§ 107.51(d) Operating Limitations for Small Unmanned Aircraft: Cloud Clearance — Guiding Questions

How will the Remote PIC see and avoid other aircraft that may be flying in the clouds, or be hidden from view because of the clouds?

Flights will not exceed 500 feet from the RPIC and 100 feet AGL, allowing the RPIC and VO to maintain of visual line of sight. This flight distance will be included in our Flight Operations Manual as a prescribed maximum for flights conducted under the provisions of this waiver, which will aid the RPIC or VO in having sufficient time to see and avoid in the unlikely event another aircraft is operating at such low altitudes under cloudy conditions. The sUAS is operated at very low speeds, and similar to the provisions for helicopters in 14 CFR 91.155(b)(1), the slow speed and ability to hover affords the RPIC time to avoid obstacles or other traffic.

Additionally, the VO will be positioned such that his view of the operational area is at an angle to that of the RPIC, better enabling sighting of other aircraft that may come into proximity of the sUAS or enter clouds nearby. However, the applicant does understand that operations such as helicopters, agricultural application, or other unmanned aircraft may be operating in such conditions. The RPIC and VO will also maintain a listening watch for the sounds of low flying aircraft. The RPIC will return the sUAS to home, or immediately descend to 50 feet agl or below tree line if another aircraft is seen or heard anywhere in the vicinity.

The RPIC will maneuver the sUA in accordance with traffic avoidance techniques contained in FAA Advisory Circular 90-48D and the Aeronautical Information Manual Section 8-1-8. The sUA has the ability to stop and hover (the RPIC always has the ability to take over control during an RTH), thereby greatly reducing the complexity of the conflict geometry. In a worst-case scenario, the RPIC can force an emergency landing on the spot, sacrificing the sUA if required.

In order to avoid potential conflict with instrument flight rules aircraft, operations under this request will be limited to no higher than 100 feet AGL.

In the case that unauthorized persons or vehicles are located, the RPIC will adjust flight to avoid them and move toward the home point or pre-determined contingency safe points if able.

How will the remote PIC know when the aircraft is flying too close to the clouds and prevent accidental flight into the clouds?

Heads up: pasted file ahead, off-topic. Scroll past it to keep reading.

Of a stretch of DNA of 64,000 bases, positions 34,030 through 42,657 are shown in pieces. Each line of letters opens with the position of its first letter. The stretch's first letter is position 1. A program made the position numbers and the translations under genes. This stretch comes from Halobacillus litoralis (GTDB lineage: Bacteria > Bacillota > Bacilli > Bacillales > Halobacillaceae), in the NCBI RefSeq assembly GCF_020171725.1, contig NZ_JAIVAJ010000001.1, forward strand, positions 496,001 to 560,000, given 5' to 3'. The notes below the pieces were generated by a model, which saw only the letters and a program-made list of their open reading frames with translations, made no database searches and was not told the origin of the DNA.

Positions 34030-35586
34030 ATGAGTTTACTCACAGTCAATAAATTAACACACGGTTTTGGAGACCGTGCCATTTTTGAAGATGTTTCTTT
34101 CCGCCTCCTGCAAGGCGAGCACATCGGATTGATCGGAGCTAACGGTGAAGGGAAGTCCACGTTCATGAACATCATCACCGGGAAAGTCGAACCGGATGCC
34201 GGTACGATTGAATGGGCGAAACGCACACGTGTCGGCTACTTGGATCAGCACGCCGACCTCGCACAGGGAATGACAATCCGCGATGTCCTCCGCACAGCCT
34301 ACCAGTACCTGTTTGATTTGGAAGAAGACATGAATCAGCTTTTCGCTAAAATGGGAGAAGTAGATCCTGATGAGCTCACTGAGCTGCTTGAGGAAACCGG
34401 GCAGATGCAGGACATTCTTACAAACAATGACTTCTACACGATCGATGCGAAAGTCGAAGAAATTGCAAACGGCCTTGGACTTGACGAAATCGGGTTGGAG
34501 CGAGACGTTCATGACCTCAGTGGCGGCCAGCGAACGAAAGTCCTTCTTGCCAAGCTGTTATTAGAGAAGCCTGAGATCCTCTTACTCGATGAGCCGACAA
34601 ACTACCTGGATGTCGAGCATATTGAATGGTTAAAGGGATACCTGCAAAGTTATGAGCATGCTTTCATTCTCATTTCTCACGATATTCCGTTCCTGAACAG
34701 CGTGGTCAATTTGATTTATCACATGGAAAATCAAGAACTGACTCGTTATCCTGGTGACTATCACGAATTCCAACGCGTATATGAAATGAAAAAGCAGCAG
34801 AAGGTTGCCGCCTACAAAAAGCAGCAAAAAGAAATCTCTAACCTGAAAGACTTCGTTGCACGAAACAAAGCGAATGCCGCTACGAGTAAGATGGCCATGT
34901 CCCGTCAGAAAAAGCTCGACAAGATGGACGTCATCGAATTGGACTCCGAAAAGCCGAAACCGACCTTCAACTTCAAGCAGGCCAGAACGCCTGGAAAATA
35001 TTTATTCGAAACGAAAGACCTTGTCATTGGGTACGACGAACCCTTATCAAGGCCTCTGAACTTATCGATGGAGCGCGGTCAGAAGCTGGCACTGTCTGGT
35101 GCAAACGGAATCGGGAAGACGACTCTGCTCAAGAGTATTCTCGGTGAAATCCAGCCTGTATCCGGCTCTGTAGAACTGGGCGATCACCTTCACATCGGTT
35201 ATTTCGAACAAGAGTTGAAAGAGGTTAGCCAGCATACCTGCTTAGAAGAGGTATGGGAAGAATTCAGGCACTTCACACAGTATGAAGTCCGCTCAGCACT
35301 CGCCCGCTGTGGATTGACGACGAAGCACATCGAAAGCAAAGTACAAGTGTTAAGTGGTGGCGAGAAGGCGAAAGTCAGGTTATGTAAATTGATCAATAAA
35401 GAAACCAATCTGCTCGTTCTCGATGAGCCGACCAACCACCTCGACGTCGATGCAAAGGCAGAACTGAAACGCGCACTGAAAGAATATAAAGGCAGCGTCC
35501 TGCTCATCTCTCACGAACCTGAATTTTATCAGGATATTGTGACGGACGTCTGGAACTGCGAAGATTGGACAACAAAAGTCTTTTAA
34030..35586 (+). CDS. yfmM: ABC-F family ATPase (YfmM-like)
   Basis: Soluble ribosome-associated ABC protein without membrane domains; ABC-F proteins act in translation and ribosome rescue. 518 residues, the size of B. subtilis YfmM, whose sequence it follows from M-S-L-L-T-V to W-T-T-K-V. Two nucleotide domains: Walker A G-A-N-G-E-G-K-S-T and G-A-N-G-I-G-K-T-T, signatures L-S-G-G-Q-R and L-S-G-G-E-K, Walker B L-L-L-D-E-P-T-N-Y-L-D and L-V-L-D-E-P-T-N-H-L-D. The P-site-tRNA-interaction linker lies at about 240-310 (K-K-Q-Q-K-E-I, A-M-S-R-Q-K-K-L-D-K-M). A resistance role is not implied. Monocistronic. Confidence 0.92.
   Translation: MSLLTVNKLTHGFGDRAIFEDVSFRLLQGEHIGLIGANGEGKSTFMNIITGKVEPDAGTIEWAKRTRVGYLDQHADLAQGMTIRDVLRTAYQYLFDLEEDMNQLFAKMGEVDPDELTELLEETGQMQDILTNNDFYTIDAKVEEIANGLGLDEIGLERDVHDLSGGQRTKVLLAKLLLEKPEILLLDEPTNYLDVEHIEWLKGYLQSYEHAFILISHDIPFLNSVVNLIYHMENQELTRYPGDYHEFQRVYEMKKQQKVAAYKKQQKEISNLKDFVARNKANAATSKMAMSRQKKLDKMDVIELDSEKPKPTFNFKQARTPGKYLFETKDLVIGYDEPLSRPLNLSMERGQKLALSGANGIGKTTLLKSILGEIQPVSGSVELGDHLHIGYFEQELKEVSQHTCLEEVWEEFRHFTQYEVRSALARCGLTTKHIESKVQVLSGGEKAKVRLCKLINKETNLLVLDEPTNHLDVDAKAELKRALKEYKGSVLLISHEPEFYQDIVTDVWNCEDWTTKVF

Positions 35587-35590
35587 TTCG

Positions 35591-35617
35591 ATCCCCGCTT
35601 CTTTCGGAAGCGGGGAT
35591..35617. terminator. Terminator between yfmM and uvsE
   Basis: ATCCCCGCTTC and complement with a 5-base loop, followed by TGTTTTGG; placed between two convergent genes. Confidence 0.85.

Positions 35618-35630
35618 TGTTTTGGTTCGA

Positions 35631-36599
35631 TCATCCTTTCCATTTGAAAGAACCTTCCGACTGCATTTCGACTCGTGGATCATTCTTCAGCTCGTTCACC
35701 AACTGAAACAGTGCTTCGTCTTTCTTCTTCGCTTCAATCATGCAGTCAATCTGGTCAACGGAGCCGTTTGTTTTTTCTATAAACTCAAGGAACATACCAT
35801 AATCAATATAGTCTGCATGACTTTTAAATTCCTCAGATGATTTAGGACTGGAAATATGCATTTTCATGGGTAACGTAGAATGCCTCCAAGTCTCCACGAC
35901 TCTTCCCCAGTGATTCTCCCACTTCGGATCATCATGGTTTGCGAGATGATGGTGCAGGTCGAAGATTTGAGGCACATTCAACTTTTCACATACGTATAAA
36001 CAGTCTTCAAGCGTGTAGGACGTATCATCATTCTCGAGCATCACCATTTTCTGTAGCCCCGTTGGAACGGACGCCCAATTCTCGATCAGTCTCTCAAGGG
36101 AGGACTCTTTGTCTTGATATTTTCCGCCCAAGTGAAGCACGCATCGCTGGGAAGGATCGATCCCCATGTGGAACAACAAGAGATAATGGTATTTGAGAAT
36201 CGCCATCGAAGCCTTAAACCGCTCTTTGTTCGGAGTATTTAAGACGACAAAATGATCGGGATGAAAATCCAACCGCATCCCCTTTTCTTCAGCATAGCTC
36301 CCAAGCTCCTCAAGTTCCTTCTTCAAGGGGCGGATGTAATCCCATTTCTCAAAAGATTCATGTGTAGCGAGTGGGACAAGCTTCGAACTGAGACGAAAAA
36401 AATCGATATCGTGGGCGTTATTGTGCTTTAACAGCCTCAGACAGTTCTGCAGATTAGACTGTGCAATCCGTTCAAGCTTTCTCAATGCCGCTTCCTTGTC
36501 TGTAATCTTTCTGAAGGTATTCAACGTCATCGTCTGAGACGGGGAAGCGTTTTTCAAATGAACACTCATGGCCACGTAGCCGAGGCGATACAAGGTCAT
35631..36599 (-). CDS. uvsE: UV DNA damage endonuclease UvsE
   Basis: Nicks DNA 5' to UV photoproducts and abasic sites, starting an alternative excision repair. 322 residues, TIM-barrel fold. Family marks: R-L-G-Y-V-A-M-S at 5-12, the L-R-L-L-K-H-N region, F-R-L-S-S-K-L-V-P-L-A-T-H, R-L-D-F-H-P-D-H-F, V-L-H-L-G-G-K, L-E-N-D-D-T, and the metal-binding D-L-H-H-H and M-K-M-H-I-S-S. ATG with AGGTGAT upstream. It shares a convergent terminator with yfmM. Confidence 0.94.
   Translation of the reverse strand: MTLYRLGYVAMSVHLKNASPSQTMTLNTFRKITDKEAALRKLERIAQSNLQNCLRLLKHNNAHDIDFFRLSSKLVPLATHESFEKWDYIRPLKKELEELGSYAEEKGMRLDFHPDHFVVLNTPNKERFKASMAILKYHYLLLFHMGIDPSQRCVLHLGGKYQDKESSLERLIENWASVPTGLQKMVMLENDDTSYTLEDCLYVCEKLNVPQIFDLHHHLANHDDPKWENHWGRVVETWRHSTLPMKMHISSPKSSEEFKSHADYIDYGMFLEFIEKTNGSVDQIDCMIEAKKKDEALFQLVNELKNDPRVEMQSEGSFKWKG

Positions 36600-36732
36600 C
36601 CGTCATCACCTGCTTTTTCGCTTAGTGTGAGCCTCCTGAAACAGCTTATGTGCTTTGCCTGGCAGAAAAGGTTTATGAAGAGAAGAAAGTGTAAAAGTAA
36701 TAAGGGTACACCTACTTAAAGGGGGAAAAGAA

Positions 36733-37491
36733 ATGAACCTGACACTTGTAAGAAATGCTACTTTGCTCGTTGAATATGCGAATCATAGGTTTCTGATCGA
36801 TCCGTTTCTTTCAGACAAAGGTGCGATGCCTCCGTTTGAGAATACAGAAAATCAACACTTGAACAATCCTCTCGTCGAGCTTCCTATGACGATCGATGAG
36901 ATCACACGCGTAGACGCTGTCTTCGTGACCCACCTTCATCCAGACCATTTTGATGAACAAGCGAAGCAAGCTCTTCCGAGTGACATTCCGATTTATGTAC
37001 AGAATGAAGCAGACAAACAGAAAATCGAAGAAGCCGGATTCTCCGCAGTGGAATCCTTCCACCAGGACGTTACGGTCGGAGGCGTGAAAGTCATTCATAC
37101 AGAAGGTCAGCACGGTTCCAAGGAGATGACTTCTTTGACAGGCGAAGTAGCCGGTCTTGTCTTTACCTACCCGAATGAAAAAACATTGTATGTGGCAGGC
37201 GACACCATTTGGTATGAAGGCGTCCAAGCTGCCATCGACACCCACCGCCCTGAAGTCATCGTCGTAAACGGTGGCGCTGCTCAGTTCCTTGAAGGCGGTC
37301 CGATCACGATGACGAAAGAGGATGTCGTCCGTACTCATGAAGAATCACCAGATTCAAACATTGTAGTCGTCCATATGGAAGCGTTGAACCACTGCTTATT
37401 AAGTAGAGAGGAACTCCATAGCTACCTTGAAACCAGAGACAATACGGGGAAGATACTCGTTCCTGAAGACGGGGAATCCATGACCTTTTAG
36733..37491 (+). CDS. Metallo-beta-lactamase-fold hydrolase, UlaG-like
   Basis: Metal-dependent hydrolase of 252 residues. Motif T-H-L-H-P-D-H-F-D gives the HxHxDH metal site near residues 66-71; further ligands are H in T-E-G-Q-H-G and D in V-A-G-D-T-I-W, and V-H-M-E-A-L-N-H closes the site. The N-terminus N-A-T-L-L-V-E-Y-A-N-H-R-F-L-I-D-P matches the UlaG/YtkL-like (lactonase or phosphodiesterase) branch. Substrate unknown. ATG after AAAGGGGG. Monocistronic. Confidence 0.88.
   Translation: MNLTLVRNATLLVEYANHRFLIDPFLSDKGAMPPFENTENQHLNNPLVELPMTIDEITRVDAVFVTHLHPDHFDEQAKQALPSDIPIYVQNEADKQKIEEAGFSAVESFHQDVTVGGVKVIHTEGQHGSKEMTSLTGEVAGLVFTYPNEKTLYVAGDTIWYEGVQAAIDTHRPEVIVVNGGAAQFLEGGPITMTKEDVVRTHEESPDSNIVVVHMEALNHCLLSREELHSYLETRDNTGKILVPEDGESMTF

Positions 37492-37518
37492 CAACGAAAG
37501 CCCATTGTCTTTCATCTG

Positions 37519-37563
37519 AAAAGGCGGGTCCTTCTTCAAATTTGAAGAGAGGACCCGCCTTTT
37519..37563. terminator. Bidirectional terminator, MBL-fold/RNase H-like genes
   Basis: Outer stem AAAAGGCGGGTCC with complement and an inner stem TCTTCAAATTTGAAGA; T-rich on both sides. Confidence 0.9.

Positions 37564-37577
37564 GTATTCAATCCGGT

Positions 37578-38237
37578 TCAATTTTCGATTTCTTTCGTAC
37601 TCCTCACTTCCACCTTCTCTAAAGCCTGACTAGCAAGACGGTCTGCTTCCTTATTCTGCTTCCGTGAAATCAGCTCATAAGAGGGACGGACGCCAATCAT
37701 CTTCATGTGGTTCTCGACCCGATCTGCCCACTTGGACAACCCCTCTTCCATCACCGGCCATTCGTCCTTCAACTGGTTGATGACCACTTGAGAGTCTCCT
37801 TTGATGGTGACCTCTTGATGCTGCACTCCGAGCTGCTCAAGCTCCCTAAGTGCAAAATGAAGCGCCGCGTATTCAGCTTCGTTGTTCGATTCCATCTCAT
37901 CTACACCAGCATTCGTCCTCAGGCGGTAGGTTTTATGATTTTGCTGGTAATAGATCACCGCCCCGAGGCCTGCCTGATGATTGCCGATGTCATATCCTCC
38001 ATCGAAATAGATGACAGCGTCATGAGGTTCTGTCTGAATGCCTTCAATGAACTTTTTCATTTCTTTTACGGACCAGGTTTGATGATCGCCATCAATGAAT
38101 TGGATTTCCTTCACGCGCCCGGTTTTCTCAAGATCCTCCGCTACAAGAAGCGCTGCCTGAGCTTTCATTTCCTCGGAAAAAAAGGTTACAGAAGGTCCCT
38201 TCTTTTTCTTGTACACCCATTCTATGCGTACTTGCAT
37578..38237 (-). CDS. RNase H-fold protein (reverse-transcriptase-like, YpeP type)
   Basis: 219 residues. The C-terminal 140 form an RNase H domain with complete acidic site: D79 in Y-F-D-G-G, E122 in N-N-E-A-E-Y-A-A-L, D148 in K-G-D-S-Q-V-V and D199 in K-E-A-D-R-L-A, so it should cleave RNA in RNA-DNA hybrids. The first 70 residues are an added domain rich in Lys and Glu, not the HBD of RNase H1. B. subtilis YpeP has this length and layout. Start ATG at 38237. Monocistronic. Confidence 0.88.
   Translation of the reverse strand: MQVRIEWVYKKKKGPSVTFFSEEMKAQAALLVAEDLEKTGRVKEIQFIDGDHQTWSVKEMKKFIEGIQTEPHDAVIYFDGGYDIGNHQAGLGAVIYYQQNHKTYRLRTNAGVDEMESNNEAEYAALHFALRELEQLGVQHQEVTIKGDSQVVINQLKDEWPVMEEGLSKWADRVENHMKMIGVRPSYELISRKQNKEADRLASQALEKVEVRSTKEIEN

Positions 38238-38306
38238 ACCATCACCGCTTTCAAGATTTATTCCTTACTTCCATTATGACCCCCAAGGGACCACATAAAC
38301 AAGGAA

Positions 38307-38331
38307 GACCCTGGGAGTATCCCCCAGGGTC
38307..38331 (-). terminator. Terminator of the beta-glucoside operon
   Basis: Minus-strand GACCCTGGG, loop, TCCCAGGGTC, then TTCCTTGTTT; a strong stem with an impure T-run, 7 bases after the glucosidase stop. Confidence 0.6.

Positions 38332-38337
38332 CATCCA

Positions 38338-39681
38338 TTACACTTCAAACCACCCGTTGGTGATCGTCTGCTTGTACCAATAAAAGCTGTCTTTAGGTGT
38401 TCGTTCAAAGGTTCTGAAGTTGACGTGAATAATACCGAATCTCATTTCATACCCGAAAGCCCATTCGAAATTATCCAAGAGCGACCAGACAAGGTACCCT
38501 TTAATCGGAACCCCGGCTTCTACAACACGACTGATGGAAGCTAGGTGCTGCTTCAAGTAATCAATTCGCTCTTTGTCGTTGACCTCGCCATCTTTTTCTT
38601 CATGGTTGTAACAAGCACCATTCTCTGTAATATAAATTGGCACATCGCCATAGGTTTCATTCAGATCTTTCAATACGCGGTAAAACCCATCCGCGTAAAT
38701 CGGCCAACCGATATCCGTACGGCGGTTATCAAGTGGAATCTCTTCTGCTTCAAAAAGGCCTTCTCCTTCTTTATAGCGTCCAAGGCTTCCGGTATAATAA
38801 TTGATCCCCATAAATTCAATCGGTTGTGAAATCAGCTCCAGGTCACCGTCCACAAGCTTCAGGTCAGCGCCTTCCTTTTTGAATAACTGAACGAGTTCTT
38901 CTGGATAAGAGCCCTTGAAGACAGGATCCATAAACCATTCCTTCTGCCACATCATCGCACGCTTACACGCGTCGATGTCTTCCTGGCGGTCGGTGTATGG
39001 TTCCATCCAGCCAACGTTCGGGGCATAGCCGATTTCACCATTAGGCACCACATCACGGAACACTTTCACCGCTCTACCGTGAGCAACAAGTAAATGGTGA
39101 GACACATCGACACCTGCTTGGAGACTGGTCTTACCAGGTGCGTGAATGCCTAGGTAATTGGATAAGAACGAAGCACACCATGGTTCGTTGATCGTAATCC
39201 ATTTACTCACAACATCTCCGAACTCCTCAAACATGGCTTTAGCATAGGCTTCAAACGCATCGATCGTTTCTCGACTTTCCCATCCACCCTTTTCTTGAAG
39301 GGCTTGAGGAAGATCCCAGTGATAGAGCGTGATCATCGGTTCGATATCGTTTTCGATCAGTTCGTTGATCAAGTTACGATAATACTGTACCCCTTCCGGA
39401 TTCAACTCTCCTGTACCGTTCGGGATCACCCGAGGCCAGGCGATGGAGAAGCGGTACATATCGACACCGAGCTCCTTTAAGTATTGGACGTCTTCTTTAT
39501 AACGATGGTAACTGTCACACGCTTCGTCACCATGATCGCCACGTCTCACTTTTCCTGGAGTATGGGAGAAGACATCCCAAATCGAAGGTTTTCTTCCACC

The sUAS is operated at very low speeds, and similar to the provisions for helicopters in 14 CFR 91.155(b)(1), the slow speed and ability to hover affords the RPIC time to more easily judge lateral closing distance and proximity to cloud. The positioning of the VO at an angle to the RPIC will also assist in maintaining lateral cloud clearance requirements. The use of ground reference landmarks will aid the pilot in judging lateral proximity to areas of cloud.

Cloud bases can be determined by comparing with the heights of prominent ground objects surrounding the operational area, and can be measured using smart-device applications that can measure angles, distance, and elevations such as XXXXXX or XXXXXXXX.

What is maximum vertical distance the aircraft will be visible to the Remote Pilot in Command (Remote PIC), Visual Observer(s), and other aircraft? How was that visibility determined?

Past experience with the sUAS finds that the aircraft operated by the applicant are comfortably visible against a variety of backgrounds up to 1/3 mile (1760 feet) in any direction. As noted above, under the terms of this request, the flight operations manual will require a mission plan of no more than 500 feet from the RPIC, as well as the existing limitation of no more than 100 feet agl.

When using automated waypoint flight, the mission can be programmed for specific altitudes, which will aid the RPIC in determining the location and orientation of the aircraft as well as the proximity of the aircraft to clouds.

To increase conspicuity, whenever operations are conducted in conditions in proximity to clouds, the sUAS will operate additional lighting visible from at least 3sm in daylight conditions. A minimum of 2 commercially available LED lights, with manufacturer specifications for at least 3sm visibility, (consistent with the minimum candela rating per the US Coast Guard standard for anchor lights Title 33 Part 84.14), will be mounted on the aircraft to ensure visibility by the RPIC, VO, and other aircraft. Reflective tape will be attached to any sUAS operated under the terms of this waiver and placed so as to be visible from any orientation. The reflective tape colors will be high contrast to the sUAS aircraft color, i.e. bright red or blue on a white sUAS, bright yellow or silver on a dark colored sUAS, or both.

In the case one person has lost sight, the others will use immediate communication to aid the person who has lost sight, utilizing clear directional commands using compass directions. In the case the RPIC has lost sight and cannot quickly regain visual contact, the automated return-to-home function will be activated. In the event of communication failure between RPIC and VO(s) the RPIC will immediately return the aircraft to home and land. Return to home would not be initiated by the RPIC if, in the opinion of the RPIC, the path and altitude from the last known location would interfere with other aircraft and/or would cause the aircraft to operate over people. The RPIC could alternatively force an emergency landing on the spot, sacrificing the sUA if the RTH path is deemed unsafe.